Item 3: Interactive Dialogue – Special Rapporteur on the promotion and protection of human rights while countering terrorism (1 March 2019)
Based on his July 2017 country visit, the Special Rapporteur on terrorism found that Sri Lanka’s Prevention of Terrorism Act (1976) “provides for an overly broad and vague definition of terrorism, lengthy administrative detention and ineffective judicial review, and extremely broad rules concerning the admission of confessions.” Despite commitments made by the government in 2015, efforts to replace the Act have been slow. In a joint oral statement, Franciscans International voiced its concern that current drafts for the new Counter Terrorism Act still contains several flaws that contradict international human rights laws and standards.
Item 3: Interactive Dialogue – Special Rapporteur on adequate housing as a component of the right to an adequate standard of living, and on the right to non-discrimination in this context (4 March 2019)
On 25 January 2019, a tailing dam in Brumadinho breached, flooding a large area with toxic mud, destroying homes, and killing at least 179 people. This has not been the only mining disaster in Brazil’s recent history: the Mariana community continues to experience harmful environmental effects after a 2015 dam collapse. In the state of Minas Gerais alone, another 40 dams are at risk. Franciscans International called on States to realize the right to an effective remedy and reparations for those who had their right to housing violated, including the implementation of effective measures to prevent similar disasters from happening in the future.
Item 4: General Debate (13 March 2019)
In February 2019, Franciscans International joined an ecumenical mission to Indonesia, including the provinces of Papua and West-Papua, where delegates met with, among others, government representatives, civil society, and church leaders. While acknowledging positive efforts by the Indonesian government, Franciscan International raised its concern about the high levels of violence and other human rights violations that continue to be reported in West Papua.
Item 6: Universal Periodic Review (14 March 2019)
Under the Universal Periodic Review (UPR), the human rights situation in each of the 193 UN member states is reviewed every five years. These reviews are based on a national report prepared by the state, a compilation of UN information by the Office of the High Commissioner for Human Rights, and a summary of information received from other stakeholders. During the adoption of Malaysia’s UPR, Franciscans International delivered two joint oral statements, highlighting concerns about freedom of religion, the rights of indigenous communities, and the rights of migrants.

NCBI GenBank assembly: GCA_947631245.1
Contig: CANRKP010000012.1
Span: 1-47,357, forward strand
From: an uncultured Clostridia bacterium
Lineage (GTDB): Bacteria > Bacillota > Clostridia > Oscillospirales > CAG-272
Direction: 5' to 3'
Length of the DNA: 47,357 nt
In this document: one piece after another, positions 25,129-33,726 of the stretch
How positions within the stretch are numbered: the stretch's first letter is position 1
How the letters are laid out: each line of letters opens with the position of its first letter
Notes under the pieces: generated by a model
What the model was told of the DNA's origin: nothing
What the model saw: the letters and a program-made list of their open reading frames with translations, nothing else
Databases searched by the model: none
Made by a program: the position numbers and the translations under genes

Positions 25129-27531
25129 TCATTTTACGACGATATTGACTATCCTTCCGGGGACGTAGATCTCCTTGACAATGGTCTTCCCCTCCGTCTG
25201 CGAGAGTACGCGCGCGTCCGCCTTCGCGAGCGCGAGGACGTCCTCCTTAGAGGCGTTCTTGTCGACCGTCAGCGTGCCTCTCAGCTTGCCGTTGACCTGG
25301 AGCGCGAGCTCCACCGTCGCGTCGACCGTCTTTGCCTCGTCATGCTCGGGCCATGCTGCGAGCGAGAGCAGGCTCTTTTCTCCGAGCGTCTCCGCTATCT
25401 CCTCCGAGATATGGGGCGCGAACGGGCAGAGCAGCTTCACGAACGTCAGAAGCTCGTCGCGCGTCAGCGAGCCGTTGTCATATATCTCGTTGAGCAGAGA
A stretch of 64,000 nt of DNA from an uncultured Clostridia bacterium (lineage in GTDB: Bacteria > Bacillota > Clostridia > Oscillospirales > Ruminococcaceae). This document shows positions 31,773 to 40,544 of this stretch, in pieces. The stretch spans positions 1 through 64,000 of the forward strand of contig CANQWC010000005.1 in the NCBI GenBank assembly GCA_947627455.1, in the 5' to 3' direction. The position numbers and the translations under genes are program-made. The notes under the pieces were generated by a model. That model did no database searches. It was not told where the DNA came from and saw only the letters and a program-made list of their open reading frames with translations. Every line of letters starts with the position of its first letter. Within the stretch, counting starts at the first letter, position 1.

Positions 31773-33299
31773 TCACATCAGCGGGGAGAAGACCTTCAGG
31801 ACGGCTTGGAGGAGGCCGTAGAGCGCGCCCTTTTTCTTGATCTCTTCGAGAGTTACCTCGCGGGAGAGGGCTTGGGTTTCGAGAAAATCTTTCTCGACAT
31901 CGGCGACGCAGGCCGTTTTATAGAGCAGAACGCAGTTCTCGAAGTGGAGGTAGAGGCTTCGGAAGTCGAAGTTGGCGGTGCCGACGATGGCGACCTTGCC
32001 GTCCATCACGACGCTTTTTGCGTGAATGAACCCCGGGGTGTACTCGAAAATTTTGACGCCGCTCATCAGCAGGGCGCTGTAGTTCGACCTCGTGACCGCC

Item 10: Enhanced Interactive Dialogue on Democratic Republic of the Congo (19 March 2019)
In January 2019, the Democratic Republic of the Congo saw the first peaceful transition of power since the country gained independence in 1960. However, in the face of credible suspicions about the results, it is essential that urgent measures are taken to ensure the establishment of good governance. Franciscans International called on the new government to guarantee the rule of law, engage in a public dialogue to reduce tensions, and ensure that local communities can have a meaningful participation in decisions that affect them.
Item 2: Annual report of the United Nations High Commissioner for Human Rights (20 March 2019)
In her latest activity report on Guatemala, the High Commissioner for Human rights voiced her concern about proposed amendments to the National Reconciliation Act, which would grant general amnesty for crimes committed during the country's civil war that ended in 1996. In a joint oral statement Franciscans International stressed the importance of access to justice as a means to end impunity, and called for free participation of indigenous peoples in Guatemala’s upcoming elections.
Full statement (in Spanish and English)
Item 2: Interactive dialogue on the OHCHR report on Sri Lanka (20 March 2019)
Since 2015, Sri Lanka’s government has made slow progress in implementing the transitional justice mechanisms agreed in resolution 30/1. In a statement to the Council, Franciscans International highlighted a number of recent human rights violations that were committed with impunity, and stressed the importance of accountability as a key element toward peace and reconciliation.